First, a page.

We have an ongoing program of workshops and other events, the details of which can be found in the "What's On" page, or through our newsletters sent out through our mailing list, to which you can sign up here.
If you want to get more involved with the Beacons of the Past Project, find more opportunities below.
In the late Spring of this year the Chilterns Conservation Board’s Beacons of the Past Project, funded by the National Lottery Heritage Fund, will be launching our LiDAR Web Portal. This will allow members of the public to view the tremendously exciting results of our newly commissioned LiDAR survey of the Chilterns AONB. At 1400 km2 it is the largest survey of its type ever flown in this country for archaeological purposes.
The survey creates an exceptionally precise topographic map of the region, even under tree-cover. From this any man-made lumps and bumps, many of them hundreds if not thousands of years old, can be spotted and interpreted. Our LiDAR Web Portal will offer tutorials in how to ‘read’ the LiDAR data and trace different archaeological feature types, giving you the opportunity to help us identify undiscovered and forgotten archaeological remains, from 20th century World War I Practice trenches back to 5000-year old Neolithic earthworks. Based on similar surveys carried out elsewhere in the UK, we expect to find thousands of new archaeological sites.
We are looking for volunteers to help us delve into the history of the Chilterns. Besides our ongoing program of workshops and walks, conservation activities and talks, there will be three great ways you can get involved in unlocking the Chilterns’ past, both from the comfort of your own home, and out in the Chiltern woodlands.
Citizen Science Spotting – Firstly, after the end of May 2019 our LiDAR Web Portal will be launched! This will allow you to log on, view the LiDAR survey data, complete the online tutorials, and go searching for the tell-tale signs of earlier times, written into the landscape. You will be able to trace over features which you think are of archaeological interest, and your spots will be sent to our central database, where a team of trained volunteers will be checking what everyone is finding.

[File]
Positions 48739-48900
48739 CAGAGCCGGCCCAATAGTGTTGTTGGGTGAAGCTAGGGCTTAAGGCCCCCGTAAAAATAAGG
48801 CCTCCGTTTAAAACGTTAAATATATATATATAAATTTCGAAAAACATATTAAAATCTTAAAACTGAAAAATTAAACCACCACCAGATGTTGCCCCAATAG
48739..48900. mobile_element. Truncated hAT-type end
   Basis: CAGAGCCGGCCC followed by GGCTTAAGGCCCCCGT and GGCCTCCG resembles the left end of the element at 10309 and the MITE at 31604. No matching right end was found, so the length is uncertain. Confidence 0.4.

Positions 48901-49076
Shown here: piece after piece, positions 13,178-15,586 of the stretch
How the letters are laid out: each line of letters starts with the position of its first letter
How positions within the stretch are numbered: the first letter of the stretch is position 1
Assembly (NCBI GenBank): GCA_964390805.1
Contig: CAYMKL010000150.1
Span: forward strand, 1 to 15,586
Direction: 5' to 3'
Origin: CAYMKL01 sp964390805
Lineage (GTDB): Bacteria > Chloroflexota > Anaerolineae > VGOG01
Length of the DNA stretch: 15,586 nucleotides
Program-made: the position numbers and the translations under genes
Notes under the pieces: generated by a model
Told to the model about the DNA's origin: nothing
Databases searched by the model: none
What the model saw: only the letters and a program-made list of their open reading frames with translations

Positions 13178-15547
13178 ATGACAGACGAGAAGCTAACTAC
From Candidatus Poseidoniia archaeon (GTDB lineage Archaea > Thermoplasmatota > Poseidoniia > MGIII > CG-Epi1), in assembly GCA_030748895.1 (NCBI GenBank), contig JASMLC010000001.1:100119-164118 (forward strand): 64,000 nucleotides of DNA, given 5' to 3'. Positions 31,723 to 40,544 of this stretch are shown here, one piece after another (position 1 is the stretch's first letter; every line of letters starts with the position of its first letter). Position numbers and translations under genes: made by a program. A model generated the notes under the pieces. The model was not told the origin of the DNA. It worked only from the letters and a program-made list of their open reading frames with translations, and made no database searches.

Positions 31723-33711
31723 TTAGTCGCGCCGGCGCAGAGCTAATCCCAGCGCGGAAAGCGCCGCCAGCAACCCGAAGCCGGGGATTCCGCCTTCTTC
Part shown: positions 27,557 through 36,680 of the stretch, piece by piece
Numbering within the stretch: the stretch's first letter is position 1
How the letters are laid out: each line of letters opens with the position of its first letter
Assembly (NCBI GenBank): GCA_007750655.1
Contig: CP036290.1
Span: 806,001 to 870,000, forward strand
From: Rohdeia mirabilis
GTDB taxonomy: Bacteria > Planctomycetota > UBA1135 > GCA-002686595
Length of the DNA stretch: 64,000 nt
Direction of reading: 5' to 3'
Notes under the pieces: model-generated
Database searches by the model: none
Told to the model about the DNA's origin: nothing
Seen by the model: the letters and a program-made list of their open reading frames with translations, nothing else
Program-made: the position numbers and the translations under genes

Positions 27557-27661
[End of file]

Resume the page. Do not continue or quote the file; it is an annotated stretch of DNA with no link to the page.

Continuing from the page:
Ground Truthing – From Autumn 2019 we will be leading groups out into the field (with permission from landowners) to further investigate archaeological sites identified by the survey. We will be looking for volunteers to join us conducting walk-over surveys of landscapes to enrich our records for those new archaeological features spotted in the LiDAR.
Further Research – Also from Autumn 2019, we will be helping individuals and groups take on small-scale, in-depth research projects for new sites discovered by the survey. The nature of this will depend on your particular interests, but might entail, for example, exploring aerial photographic archives, museum archives, historic maps, and antiquarian reports to further build up knowledge of sites and their landscapes; you might want to take a synthetic approach to a particular monument type over a larger area; or you might want to take a localised approach to summarising the archaeology and history of a particular village, common, wood, or parish through time.
Precise details of how to be involved in all aspects of the project will be sent out as-and-when each phase of the project is ready for release. To be the first to hear about opportunities register for our mailing list at the following link: http://bit.ly/ChilfortsNews
We are looking for a volunteer, or volunteers, to assist with the creation of neat, engaging, and perhaps humorous digital art which will be “badges” (like a Scout/Brownie badge) assigned electronically to users for reaching goals in our forthcoming Beacons of the Past LiDAR web app. These badge images will convey visually some element of what they are given for.
Examples might include the “Rookie Researcher” badge given to users who complete the Web App instruction lesson, perhaps showing an infant in a lab coat as a chemistry researcher, or the “Marathon Mapper” badge given to users who have transcribed a total of 26 miles of archaeological features, and which might show a runner breaking the tape, running on a map… These are just a couple of examples and ideas – the precise details would be up to you, and I’m sure you will have better ideas than me!
For a sense of the kind of thing we are aiming at, perhaps have a look at the Sporcle.com quiz website achievement badges, which can be seen here: https://www.sporcle.com/achievements/. One example is the “Click Bait” badge, given to users who play a certain number of “Clicking” quizzes in one day, and which shows an angler fish using a computer mouse as its lure or “bait.” On winning the badge it turns from grey-scale to coloured.
If you think this sounds like something that you would enjoy doing, get in contact with us and we can discuss it further! I can be contacted on firstname.lastname@example.org
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